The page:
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Tax Liens
The purpose of the annual Tax Lien Sale is to collect the delinquent real estate taxes owed to Montgomery County school districts, agencies, and local governments.A sale of a property owner’s tax lien can be stopped if the property owner pays off the delinquent amount owed to the county, or if they agree to a payment plan. If a property owner fails to pay or set up a payment plan and a tax lien is sold, additional fees and interest will be charged to the property. Please reach out to us BEFORE a tax lien is sold so that we can help you avoid these added expenses.

 Please keep in mind these details about tax liens.

  • The purchaser of the outstanding taxes due only holds a lien against the property. They have no legal rights of property ownership.
  • All certified delinquent properties are eligible for tax lien sales.
  • If a tax lien is not paid off one year after the date of the lien sale, the lien purchaser can start a foreclosure process, which could result in the loss of your property.
  • Current taxes must be paid on-time and in-full to avoid a second, subsequent tax lien.

Please read this important notice regarding Predatory Lending, and review this website’s disclaimer notice.

For any questions concerning tax liens, please contact us by email at Delinquency@mcohio.org or call 937-225-4010, option 2.

Frequently Asked Questions about Tax Liens

1. Why is Montgomery County selling tax liens?
Montgomery County property owners have a duty and obligation to pay Real Estate Taxes.  Real Estate Taxes are an important funding source for local schools and governments.  Property owners who do not pay their taxes pass this responsibility to those who do pay their taxes.  The Tax Lien Sale provides immediate funding of past due tax dollars to the agencies that rely on propety tax funds.

2. What is a tax lien?
Liens consist of past due taxes plus fees, penalties, and interest that are sold to qualified financial lenders.  Liens are sold in large bundles and CANNOT be bought individually. Property owners cannot buy liens associated with their properties.

3.  How much do I owe?
To find out how much you owe, click here. Then enter the property address. If you recieve an error or do not see a balance, contact our office at 937-225-4396 option 2.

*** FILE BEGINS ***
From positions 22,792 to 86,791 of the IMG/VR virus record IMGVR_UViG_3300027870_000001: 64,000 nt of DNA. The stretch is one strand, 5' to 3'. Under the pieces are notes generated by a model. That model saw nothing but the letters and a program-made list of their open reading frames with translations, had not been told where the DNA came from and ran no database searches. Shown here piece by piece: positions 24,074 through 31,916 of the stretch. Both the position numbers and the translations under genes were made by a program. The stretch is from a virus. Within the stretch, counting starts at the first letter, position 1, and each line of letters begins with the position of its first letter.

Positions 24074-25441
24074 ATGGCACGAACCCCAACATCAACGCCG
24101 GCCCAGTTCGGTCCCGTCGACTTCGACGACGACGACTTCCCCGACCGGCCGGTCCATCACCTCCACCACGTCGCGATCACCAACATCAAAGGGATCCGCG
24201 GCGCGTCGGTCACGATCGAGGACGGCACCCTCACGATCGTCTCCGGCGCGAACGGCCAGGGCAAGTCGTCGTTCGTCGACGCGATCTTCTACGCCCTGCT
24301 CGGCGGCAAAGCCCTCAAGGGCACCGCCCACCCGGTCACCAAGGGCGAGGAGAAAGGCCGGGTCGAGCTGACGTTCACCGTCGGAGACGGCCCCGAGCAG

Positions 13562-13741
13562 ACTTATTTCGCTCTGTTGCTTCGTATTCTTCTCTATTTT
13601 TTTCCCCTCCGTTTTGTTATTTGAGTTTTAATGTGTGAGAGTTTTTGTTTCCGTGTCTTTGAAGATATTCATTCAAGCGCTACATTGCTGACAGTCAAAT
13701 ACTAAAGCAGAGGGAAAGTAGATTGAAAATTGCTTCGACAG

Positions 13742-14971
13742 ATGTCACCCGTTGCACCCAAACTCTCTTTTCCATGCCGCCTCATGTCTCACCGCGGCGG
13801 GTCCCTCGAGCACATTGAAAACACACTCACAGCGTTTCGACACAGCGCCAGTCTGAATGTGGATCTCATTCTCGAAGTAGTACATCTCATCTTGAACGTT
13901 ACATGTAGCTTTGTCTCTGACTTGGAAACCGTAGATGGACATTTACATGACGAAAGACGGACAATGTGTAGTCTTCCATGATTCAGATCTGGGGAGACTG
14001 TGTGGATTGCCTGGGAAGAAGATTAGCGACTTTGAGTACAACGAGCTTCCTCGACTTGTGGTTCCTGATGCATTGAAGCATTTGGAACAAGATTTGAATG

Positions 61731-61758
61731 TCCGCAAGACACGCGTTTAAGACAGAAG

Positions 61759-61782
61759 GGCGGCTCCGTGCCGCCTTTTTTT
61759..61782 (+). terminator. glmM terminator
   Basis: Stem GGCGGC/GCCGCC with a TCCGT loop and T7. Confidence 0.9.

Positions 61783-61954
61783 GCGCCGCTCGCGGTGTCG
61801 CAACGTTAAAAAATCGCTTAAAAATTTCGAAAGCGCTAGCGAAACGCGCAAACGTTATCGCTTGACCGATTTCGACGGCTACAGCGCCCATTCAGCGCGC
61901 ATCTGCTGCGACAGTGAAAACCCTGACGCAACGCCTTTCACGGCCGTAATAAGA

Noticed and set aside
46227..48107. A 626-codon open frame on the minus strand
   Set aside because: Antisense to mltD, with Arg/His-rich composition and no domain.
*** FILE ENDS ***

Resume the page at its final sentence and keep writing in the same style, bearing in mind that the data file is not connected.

4. Can I pay the debt before a lien is sold on my property?
Before a lien on your past due taxes is sold, you have two options.  You can pay your past due taxes OR you may be eligible to enter into a payment arrangment to pay your past due taxes.

5. What is a payment arrangment?
Payment arrangments combine past due taxes with future property taxes through the duration of the plan. Property owners will pay monthly ammounts towards the contract they establish with their payment plan specialist.

6.  If a lien is sold on my property, am I going to lose my property?
After the sale there will be additional fees and interest charged against your property by the lien holder. If full payment is not made within twelve (12) months of the date your lien is sold, the lien holder can foreclose on your property which could lead to the loss of your property.

7.  Who bought my tax lien?
Tax liens are sold in large bundles to qualified financial institutions.  When a tax lien is sold, the property owner receives a notice with the lien purchaser name stated on it by certified mail.  You may also contact the Montgomery County Treasurer's Office at 937-225-4010, Option 2, to obtain this information.

8.  How do I make payments on my tax lien?
If a tax lien has been sold, you will need to make arrangements with the lien holder to make payments. You can contact our office to determine which lien company bought the debt. 

9.  What happens if I do not pay?
If the property owner does not pay the Montgomery County Treasurer's Office the remaining debt owed on the tax lien, then the lien purchaser has the option to begin foreclosure. Foreclosure CAN result in the loss of your property.

10.   Do I need to make payments on both my tax lien and my future property taxes?
Yes. Property owners must pay BOTH the tax lien and current property taxes during regular payment periods (February and July). If current taxes are not paid during regular payment periods, a second lien CAN be sold on the additional unpaid real estate taxes.  Additional fees and penalties will be charged for a second lien.